Russia bringing wrecked Abrams tank to trophy show (VIDEOS)


from RT:

The burned-out husk of the US-supplied vehicle was evacuated from the Avdeevka sector of the front, officials say

For the first time Russian troops have hauled a disabled US-made M1 Abrams tank away from the front line of the Ukraine conflict, the beginning of a journey that will eventually see the vehicle displayed at a trophy show in Moscow, officials have said.


In an interview with RIA Novosti on Monday, Aleksandr Savchuk, who heads the press office of the Russian ‘Center’ group, said the tank had been evacuated from the Avdeevka sector of the front. The strategic Donbass city was captured by Russian troops in February when the Ukrainian retreat from the area became a disorganized rout, according to Moscow.

Savchuk added that the tank had been towed to the rear and would soon be displayed at a major trophy show in Moscow, which will also feature dozens of other Western-made heavy vehicles captured during the conflict.

RIA Novosti, along with several Russian Telegram channels covering the hostilities, shared clips showing the tank being towed down a road at an undisclosed location. The Abrams appears to be in bad condition, with many of its tracks and wheels missing, its hull charred, and crew compartment burned out. It is unclear how it was destroyed.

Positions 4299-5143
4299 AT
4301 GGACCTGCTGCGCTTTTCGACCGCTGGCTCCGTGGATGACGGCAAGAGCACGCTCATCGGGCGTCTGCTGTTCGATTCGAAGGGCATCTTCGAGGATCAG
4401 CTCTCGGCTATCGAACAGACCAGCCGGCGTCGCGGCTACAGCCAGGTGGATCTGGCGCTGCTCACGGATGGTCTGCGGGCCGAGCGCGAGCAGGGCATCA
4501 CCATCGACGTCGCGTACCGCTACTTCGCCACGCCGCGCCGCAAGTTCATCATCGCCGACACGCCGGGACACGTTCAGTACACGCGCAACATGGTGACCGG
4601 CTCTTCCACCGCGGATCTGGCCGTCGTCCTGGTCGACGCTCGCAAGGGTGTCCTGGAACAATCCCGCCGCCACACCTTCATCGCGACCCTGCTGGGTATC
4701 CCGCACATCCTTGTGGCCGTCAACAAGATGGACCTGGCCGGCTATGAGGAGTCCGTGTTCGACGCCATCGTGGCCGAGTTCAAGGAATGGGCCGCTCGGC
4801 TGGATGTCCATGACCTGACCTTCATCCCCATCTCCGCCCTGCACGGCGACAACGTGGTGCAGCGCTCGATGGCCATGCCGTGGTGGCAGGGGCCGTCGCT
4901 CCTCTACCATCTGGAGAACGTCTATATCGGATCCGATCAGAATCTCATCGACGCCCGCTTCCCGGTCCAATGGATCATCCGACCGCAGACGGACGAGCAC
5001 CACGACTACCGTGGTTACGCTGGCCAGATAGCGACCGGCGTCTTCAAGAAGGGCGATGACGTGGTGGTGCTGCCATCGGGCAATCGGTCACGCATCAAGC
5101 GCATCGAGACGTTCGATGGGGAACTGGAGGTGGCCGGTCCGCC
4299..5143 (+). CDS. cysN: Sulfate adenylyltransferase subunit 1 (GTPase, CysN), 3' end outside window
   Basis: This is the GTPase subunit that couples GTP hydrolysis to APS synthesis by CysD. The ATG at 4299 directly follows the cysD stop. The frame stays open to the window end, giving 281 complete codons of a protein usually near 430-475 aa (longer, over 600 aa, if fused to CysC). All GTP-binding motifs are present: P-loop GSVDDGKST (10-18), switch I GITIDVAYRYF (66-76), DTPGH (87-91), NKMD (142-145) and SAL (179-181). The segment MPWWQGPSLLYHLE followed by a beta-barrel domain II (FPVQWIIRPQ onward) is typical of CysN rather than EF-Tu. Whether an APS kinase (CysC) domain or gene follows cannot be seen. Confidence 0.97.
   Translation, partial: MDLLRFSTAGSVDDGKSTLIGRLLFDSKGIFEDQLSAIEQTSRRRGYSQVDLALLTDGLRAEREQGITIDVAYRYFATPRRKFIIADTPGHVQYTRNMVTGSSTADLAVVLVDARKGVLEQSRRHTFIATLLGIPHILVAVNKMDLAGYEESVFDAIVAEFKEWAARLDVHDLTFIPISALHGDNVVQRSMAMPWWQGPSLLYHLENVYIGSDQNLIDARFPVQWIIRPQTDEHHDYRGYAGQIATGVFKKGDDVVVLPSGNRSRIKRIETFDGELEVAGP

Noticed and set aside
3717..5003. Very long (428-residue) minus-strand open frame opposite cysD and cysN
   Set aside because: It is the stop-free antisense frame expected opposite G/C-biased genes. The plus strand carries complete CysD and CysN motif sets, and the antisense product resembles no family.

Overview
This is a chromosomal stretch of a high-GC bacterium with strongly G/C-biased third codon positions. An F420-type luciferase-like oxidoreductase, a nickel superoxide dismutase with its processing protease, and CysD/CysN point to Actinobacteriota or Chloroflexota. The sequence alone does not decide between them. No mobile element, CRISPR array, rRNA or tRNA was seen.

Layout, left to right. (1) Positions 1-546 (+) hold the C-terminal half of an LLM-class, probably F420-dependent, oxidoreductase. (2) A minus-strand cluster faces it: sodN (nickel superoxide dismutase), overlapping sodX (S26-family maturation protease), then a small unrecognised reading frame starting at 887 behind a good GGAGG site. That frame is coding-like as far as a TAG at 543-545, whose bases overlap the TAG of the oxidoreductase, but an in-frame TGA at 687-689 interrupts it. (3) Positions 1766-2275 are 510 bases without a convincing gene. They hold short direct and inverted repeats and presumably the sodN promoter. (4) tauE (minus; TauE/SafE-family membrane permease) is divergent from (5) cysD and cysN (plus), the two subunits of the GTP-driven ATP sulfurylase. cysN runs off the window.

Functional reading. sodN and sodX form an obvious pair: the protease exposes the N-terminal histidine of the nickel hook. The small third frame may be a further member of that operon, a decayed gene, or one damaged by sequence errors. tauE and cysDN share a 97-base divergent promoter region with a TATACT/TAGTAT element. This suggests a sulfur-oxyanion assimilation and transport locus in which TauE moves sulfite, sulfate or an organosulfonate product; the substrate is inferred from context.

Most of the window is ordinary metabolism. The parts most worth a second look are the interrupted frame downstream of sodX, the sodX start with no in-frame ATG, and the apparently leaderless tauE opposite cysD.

Russian Telegram channels noted that the Abrams was removed from the frontline town of Berdychi after Russian troops advanced in the area. Russian military expert Boris Rozhin reported that there are at least four other disabled Abrams and seven or eight disabled US-made Bradley infantry fighting vehicles near Berdychi.

The US has supplied Ukraine with a total of 31 M1 Abrams tanks, all of which arrived in the country last October. Russia reported the destruction of the first US-supplied tank in late February near Avdeevka, reportedly by a kamikaze drone.

Earlier this month, the New York Times reported that Moscow had taken out at least five Abrams, with three more “moderately damaged.” The paper noted that in most cases, the tanks, which cost an estimated $10 million each, were taken out by drones costing $500.

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